"Researchers think zebra mussels eventually will colonize most of the lakes and streams in the United States," says Pat Charlebois, Illinois-Indiana Sea Grant nonindigenous species specialist. They've already invaded all of the Great Lakes.
"Great Lakes industries and municipal water firms spent an estimated $120 million in clean-up costs in one five-year period following the initial zebra mussel invasion," Charlebois says.
A free videoconference titled "Zebra Mussels: Lessons Learned in the Great Lakes Region" will be shown from 2-4 p.m. Wednesday (9/10) at Purdue in Room 211 of the Agricultural Administration Building. The nationally broadcast program is sponsored by the Illinois-Indiana Sea Grant Program in cooperation with the Great Lakes Sea Grant Network and the Purdue University Cooperative Extension Service. To register to attend at Purdue, call 1-800-319-2432. A list of downlink sites nationwide is on the World Wide Web at http://www.aes.purdue.edu/acs/zm/regis.html
Zebra mussels look like small, yellow and brown clams. Their D-shaped shells usually show alternating dark and light bands of color. Most are less than an inch long and grow in clusters.
In the past, researchers thought the mussels only attached themselves to solid objects like rocks, boat hulls and other mussels. However, recent studies show that zebra mussels can cluster on soft surfaces. That means it's just a matter of time before they infest lakes bordered primarily by mud and sand, according to Sea Grant researcher David Garton.
When zebra mussels start growing on native mussels, they form such large masses that they kill them either by smothering or by permanently propping the natives open. Kept open, mussels are vulnerable to predators and pollutants.
"Investigators have found that heavy loads of zebra mussels have killed essentially all native unionid mussels in western Lake Erie," says Jeffrey L. Ram, a physiology professor who studies zebra mussel reproduction at Wayne State University in Michigan.
Indiana-Illinois Sea Grant researchers also are checking to see if zebra mussels play a role in the decline of yellow perch and lake trout.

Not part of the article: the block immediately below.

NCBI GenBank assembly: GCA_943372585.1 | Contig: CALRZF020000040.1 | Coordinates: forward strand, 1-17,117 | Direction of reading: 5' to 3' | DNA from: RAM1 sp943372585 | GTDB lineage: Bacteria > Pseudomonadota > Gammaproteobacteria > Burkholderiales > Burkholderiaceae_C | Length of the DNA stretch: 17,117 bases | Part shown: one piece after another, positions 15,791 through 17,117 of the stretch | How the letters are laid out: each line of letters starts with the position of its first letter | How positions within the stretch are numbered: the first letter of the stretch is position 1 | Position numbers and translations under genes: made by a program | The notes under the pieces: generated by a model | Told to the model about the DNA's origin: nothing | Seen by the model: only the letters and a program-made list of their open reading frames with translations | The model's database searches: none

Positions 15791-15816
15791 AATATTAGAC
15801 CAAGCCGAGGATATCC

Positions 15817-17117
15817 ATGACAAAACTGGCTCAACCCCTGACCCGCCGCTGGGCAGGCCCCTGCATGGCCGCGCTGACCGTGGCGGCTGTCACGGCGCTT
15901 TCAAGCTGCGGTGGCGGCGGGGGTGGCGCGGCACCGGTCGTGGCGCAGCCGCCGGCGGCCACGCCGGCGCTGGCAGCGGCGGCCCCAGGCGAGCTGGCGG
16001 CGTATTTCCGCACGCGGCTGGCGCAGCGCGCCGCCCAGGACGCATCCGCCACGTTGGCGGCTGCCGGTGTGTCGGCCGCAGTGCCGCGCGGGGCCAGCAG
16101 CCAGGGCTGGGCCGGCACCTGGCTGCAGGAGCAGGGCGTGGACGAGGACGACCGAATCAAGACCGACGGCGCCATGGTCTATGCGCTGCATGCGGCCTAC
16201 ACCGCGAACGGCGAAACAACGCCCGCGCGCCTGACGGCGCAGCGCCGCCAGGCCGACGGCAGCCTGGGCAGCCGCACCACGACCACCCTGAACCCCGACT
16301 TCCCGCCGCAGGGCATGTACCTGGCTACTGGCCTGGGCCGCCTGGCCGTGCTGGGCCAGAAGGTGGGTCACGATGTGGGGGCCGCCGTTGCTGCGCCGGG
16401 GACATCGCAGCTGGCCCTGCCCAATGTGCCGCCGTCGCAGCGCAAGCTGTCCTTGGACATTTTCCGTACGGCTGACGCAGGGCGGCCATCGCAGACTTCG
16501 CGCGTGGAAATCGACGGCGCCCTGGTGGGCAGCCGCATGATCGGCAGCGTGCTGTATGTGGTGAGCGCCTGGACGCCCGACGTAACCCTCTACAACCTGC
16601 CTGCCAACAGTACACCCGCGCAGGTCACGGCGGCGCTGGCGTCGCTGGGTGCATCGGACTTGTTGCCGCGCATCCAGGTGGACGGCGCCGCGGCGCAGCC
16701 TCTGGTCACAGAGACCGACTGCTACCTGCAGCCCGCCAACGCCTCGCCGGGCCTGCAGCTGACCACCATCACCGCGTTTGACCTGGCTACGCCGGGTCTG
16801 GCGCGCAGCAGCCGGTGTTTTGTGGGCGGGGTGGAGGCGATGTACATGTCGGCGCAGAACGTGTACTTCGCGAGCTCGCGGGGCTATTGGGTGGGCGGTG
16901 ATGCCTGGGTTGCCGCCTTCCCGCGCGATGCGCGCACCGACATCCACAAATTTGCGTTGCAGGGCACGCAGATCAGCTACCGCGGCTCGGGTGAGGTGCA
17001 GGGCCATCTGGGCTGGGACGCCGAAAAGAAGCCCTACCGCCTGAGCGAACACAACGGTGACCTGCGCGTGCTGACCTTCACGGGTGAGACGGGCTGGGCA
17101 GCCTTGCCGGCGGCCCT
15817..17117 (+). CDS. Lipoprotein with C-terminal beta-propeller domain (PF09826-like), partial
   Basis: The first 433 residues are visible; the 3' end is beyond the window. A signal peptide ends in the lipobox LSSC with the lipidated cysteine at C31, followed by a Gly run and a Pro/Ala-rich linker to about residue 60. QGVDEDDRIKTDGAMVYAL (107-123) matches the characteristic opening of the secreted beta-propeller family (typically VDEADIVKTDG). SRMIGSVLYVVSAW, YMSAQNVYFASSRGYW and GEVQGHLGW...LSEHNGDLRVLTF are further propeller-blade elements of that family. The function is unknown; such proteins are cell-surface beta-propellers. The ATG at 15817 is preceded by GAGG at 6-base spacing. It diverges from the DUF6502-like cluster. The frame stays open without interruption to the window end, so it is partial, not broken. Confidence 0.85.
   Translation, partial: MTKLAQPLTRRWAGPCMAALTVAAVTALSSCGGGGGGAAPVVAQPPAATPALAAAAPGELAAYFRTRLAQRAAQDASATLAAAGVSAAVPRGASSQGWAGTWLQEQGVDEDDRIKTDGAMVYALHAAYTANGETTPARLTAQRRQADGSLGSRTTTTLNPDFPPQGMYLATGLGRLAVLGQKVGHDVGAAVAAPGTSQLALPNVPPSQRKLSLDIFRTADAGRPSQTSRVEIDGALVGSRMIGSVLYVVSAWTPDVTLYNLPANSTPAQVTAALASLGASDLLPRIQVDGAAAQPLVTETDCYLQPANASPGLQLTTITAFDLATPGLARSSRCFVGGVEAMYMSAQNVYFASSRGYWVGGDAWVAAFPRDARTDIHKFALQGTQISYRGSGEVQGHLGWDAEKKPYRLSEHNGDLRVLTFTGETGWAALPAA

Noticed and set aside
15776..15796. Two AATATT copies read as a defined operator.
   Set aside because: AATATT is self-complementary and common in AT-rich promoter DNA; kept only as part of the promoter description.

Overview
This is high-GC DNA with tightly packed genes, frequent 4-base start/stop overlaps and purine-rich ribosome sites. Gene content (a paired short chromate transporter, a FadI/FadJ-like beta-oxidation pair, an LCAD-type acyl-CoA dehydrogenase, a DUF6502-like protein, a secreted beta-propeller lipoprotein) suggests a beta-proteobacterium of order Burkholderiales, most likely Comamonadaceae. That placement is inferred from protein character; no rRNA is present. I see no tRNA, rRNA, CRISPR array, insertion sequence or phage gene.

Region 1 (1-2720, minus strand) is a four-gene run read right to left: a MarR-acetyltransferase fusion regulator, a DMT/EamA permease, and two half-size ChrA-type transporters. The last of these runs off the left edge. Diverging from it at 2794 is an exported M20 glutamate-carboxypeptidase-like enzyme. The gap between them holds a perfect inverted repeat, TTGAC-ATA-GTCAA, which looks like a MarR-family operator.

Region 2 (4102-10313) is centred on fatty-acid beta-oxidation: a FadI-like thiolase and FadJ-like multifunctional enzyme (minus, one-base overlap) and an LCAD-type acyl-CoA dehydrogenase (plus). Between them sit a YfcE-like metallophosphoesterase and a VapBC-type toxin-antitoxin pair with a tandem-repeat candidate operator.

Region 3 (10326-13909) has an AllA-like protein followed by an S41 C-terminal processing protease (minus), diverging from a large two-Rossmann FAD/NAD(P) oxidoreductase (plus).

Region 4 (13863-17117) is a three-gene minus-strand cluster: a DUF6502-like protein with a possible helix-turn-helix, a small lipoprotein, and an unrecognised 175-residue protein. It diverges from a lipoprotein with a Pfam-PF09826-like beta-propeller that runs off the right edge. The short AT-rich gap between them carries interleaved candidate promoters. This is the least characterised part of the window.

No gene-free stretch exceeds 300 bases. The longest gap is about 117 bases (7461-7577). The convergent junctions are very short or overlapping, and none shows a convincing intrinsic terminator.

"If zebra mussels are indeed impeding lake trout egg development and hatching, they may be just one more nail in the coffin for lake trout rehabilitation in Lake Michigan," says Sea Grant researcher Mike Chotkowski.
Zebra mussels grow up fast. Mussels can develop from egg to adult in less than three months. In their free-swimming, larval stage, young mussels can live in standing water in bait buckets and in engine cooling systems, Charlebois says.
"The tiny mussels form clusters that can clog a boat's water lines. They can damage boat engines if cooling systems are clogged," Charlebois says. "And as boats move about, zebra mussels are often unknowingly transported from one body of water to another."
Although no one is sure, boats probably brought the first zebra mussels to the Great Lakes. Researchers think they came over in the ballast water of a ship from Europe in the late 1980s, Charlebois says. By the autumn of 1989, zebra mussels had colonized the surfaces of nearly every firm object in Lake Erie.
As of this week, people in 19 Indiana counties have reported zebra mussel sightings to the Nonindigenous Aquatic Species section of the U.S. Geological Survey. Most mussels were seen along the banks of Lake Michigan and the Ohio River, but some have been found in the St. Joseph River and in more than a dozen inland lakes in the state.
To slow the spread of zebra mussels, Charlebois recommends that boaters do the following:
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Zebra mussels cluster on a native fresh-water mussel from the Great Lakes. Zebra mussels
kill native mussels by smothering them or by permanently propping them open. (Underwater
Archaeological Society of Chicago photo by Chet Childs)
Color photo, electronic transmission, and Web and ftp download available. Photo ID: Charlebois/Mussels
Download Photo Here.
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